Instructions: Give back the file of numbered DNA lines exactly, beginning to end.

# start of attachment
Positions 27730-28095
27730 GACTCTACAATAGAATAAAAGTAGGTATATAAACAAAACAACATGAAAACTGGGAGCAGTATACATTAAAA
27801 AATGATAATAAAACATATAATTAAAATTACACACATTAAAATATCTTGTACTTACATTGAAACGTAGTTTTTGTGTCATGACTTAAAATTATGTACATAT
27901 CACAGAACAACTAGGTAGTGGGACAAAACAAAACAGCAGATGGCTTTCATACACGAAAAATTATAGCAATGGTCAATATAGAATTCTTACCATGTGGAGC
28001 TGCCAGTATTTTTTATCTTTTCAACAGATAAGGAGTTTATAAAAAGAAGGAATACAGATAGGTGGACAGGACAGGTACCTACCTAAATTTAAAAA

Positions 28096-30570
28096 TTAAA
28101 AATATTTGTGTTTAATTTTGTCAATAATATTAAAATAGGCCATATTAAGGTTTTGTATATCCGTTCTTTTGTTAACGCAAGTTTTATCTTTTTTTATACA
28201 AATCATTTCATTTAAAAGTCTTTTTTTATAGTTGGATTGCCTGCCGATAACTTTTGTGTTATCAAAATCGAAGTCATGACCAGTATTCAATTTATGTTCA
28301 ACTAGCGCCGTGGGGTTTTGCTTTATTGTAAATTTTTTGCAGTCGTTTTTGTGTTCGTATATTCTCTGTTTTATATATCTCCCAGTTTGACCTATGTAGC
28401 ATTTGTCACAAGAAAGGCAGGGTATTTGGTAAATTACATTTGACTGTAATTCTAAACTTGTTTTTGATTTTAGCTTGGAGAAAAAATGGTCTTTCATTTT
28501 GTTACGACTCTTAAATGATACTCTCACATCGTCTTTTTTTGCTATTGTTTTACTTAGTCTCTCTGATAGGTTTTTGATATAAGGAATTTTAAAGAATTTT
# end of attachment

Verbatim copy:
Positions 27730-28095
27730 GACTCTACAATAGAATAAAAGTAGGTATATAAACAAAACAACATGAAAACTGGGAGCAGTATACATTAAAA
27801 AATGATAATAAAACATATAATTAAAATTACACACATTAAAATATCTTGTACTTACATTGAAACGTAGTTTTTGTGTCATGACTTAAAATTATGTACATAT
27901 CACAGAACAACTAGGTAGTGGGACAAAACAAAACAGCAGATGGCTTTCATACACGAAAAATTATAGCAATGGTCAATATAGAATTCTTACCATGTGGAGC
28001 TGCCAGTATTTTTTATCTTTTCAACAGATAAGGAGTTTATAAAAAGAAGGAATACAGATAGGTGGACAGGACAGGTACCTACCTAAATTTAAAAA

Positions 28096-30570
28096 TTAAA
28101 AATATTTGTGTTTAATTTTGTCAATAATATTAAAATAGGCCATATTAAGGTTTTGTATATCCGTTCTTTTGTTAACGCAAGTTTTATCTTTTTTTATACA
28201 AATCATTTCATTTAAAAGTCTTTTTTTATAGTTGGATTGCCTGCCGATAACTTTTGTGTTATCAAAATCGAAGTCATGACCAGTATTCAATTTATGTTCA
28301 ACTAGCGCCGTGGGGTTTTGCTTTATTGTAAATTTTTTGCAGTCGTTTTTGTGTTCGTATATTCTCTGTTTTATATATCTCCCAGTTTGACCTATGTAGC
28401 ATTTGTCACAAGAAAGGCAGGGTATTTGGTAAATTACATTTGACTGTAATTCTAAACTTGTTTTTGATTTTAGCTTGGAGAAAAAATGGTCTTTCATTTT
28501 GTTACGACTCTTAAATGATACTCTCACATCGTCTTTTTTTGCTATTGTTTTACTTAGTCTCTCTGATAGGTTTTTGATATAAGGAATTTTAAAGAATTTT